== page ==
Notice I didn't say "hallway," though you can walk through it to get from one place to another. This, interestingly, is a prime example of how great design can save money and one reason DSST cost less per square foot than a standard Denver public school. Hallways make up 20 percent of a traditional school's footprint. You don't need them. When I tell school leaders this, they look at me like I'm nuts. But when I explain how wasted-space walkways can be turned into learning spaces, thereby reducing the need for classroom space, it starts to make sense.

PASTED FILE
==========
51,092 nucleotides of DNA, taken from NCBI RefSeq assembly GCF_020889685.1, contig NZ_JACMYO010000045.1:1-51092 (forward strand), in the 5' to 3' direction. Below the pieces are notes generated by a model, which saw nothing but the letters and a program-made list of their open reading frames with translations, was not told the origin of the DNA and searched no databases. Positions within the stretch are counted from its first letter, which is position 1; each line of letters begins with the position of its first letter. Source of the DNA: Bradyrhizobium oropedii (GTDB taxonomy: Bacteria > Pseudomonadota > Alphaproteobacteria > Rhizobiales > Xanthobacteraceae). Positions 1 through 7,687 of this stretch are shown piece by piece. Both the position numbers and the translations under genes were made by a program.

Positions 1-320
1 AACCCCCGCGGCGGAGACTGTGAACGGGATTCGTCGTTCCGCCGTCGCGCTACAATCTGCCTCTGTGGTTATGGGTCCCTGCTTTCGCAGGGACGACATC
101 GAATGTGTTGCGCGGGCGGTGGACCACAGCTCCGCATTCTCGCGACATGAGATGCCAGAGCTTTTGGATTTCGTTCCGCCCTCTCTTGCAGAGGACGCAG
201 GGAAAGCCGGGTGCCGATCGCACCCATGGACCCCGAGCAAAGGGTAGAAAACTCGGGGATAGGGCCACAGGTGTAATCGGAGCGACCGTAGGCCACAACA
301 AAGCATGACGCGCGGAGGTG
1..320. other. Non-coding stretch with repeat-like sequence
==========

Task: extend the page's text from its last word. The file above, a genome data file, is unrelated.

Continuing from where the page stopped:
At High Tech High Chula Vista, near San Diego, most walls consist of large expanses of glass, with partitions that can be moved as needed when teachers want to join forces. The glass makes it possible to see what other classes are doing, which makes collaboration easier. No matter where you are in the building, you are not alone.
Teachers told us that this design has inspired them to work better as a team and develop new ways of teaching. "You're not just stuck in your own little box," one noted. The environment does not simply encourage community and transparency but actually requires it. I asked the teachers at High Tech High what would happen if their highly successful educational program was placed in a traditionally designed school facility.
"It would fail," I was told.
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